However, as a mystery, it was rather easy to figure out "whodunit" - and a bit predictable at times. But I might have still enjoyed it, if I'd realized it wasn't actually about Sherlock Holmes. He's actually more like a character from a previous story - the reader must know who he is, but you could ch
Pix Smith
I like these books. The characters are fun, the stories are interesting, and they're great for a quick read. Robertson tells a nice story, with just enough twists along to way to keep it interesting, and the dynamics of the characters are terrific.

The brothers are really the pegs on which the stories hang, and I do like most of the other folks who wander in and out better than the protagonists. Not that I don't like them, I just like the others more.

All in all, I have found that I can count on
Amy Lerner
Normally I pick up and read any book in a mystery series out of order, but The Brothers of Baker Street by Michael Robertson had so many references to the first book in the series, I should have read that first. And maybe some Sherlock Holmes, because the main character works at Holmes’ old address and the books heavily draw on that. It’s a fun-to-read, short mystery novel. My only complaint is that it had too many proofreading errors, including a typo in the main character’s name within the fir ...more
The Brothers of Baker Street picks up immediately where the first in this series, The Baker Street Letters, leaves off. I usually don't go into a book with a lot of expectations, but I totally went into Baker Street Letters thinking, "This is going to be awesome! Two brothers move into Baker Street, get letters addressed to Sherlock Holmes, and solve crimes together!" Which it is...and yet, somehow isn't. Brothers of Baker Street was definitely more enjoyable for me because it was more of what I ...more
This is the second book in the series, but unfortunately it has been so long since I read the last one...I felt a little lost in this one. Still a good story with an interesting twist and I like the idea of "present day" lawyers leasing 221B Baker Street and a requirement of the lease is answering mail addressed to Sherlock Holmes!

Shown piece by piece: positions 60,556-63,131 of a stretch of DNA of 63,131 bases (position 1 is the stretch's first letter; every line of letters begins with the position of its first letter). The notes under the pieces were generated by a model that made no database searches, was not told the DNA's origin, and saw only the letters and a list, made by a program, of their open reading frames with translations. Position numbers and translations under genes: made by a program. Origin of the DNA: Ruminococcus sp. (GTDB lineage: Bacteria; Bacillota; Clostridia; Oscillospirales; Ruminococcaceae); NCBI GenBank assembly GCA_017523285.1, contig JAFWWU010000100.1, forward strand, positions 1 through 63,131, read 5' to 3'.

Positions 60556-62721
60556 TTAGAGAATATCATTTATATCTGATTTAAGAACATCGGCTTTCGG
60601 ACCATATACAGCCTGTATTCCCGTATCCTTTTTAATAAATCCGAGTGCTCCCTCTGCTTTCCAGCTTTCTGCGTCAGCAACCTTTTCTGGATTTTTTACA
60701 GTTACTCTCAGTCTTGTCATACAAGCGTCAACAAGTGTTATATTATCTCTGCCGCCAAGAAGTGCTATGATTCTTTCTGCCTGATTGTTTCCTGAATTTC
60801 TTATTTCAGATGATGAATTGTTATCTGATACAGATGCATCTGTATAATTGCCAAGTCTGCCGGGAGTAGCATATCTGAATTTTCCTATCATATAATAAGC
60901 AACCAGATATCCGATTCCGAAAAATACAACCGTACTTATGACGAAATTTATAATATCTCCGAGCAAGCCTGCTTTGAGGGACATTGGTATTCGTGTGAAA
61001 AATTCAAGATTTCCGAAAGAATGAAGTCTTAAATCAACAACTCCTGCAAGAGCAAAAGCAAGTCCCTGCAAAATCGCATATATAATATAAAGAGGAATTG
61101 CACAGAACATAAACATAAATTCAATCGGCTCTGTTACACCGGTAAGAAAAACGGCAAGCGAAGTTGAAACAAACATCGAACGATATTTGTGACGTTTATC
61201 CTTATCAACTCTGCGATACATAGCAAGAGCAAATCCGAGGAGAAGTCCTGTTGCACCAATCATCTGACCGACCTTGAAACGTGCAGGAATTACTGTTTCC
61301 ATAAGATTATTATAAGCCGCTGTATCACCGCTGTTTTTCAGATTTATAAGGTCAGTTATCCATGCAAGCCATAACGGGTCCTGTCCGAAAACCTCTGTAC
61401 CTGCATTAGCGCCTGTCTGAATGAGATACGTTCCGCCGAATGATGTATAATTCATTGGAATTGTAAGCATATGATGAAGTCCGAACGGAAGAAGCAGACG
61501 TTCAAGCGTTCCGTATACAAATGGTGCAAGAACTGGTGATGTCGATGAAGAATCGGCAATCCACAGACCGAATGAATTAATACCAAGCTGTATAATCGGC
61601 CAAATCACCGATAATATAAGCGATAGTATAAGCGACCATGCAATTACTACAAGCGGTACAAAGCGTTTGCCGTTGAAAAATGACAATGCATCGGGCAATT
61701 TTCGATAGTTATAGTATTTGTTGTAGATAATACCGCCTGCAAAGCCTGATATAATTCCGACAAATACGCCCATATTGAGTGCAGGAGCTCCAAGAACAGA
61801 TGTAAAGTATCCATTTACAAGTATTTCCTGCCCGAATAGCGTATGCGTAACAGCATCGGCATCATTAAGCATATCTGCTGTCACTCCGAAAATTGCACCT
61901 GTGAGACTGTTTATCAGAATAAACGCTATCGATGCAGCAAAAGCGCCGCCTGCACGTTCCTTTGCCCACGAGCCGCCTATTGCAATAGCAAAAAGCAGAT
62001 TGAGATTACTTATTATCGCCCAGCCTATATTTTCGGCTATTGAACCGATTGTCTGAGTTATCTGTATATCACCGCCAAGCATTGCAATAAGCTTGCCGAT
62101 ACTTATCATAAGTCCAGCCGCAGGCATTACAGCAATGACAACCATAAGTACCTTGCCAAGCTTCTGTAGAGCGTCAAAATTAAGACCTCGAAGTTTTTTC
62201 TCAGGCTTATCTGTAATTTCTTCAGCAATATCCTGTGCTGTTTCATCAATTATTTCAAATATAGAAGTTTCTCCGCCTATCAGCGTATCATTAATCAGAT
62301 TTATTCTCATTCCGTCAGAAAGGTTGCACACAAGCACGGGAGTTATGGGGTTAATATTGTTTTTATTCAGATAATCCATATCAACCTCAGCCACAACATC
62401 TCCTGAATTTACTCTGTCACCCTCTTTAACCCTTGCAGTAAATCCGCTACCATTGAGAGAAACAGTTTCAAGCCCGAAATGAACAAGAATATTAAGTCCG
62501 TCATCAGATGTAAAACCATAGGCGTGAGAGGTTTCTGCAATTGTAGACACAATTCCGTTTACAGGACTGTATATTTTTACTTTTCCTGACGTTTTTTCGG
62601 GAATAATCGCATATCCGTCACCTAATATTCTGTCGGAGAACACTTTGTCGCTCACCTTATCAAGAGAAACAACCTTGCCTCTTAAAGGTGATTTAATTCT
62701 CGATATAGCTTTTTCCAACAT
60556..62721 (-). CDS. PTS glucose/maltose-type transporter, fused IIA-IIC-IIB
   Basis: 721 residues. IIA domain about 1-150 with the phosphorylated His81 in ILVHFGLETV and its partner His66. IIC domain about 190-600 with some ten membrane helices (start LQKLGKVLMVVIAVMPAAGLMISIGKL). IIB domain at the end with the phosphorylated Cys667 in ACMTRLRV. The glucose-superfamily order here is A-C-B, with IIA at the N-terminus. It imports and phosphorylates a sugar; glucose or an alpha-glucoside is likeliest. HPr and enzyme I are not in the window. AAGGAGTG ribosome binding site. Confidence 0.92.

"The second in a highly original and absolutely marvelous series about two brother lawyers who lease offices on London's Baker Street--and begin receiving mail address
This second mystery in a series about Reggie and Nigel Heath, is a serious mystery spoof on the Sherlock Holmes mysteries. In 1997 London, the Heath brothers have leased 221 Baker Street for their law offices. As part of their lease, they must send a form letter to everyone who sends them a letter addressed to the legendary Sherlock Holmes. Right now, that's about all that is happening at their offices. Then the lovely barrister, Darla Rennie asks Reggie to defend a London Black Cabbie against a ...more
The second in a series of books about two lawyer brothers who have offices at 221 B Baker Street in London, famed address of Sherlock Holmes. As I mentioned in the review of the first book, the author is a Boilermaker, so I am "reading local" or whatever you want to call it.

I enjoyed this one more than the first. Like the first, I don't think the chain of events would stand up to the way the law really works, but still, reading these is like watching a fun detective show on television. They are
After reading The Baker Street Letters, I was super-excited to dive into book #2, The Brothers of Baker Street. Of course, there was also the concern that perhaps Michael Robertson was nothing more than a one-trick pony, and he had used up his best material in book one.

NOT SO. NOT AT ALL. In fact, I have to say, I think Book 2 was actually BETTER than the first one. True, the start was a bit slow, but it quickly drew me in. And I became more and more involved in the plot, and with the characters
Kathleen Hagen
The Brothers of Baker Street, by Michael Robertson, B-plus, narrated by Simon Vance, produced by Blackstone Audio, downloaded from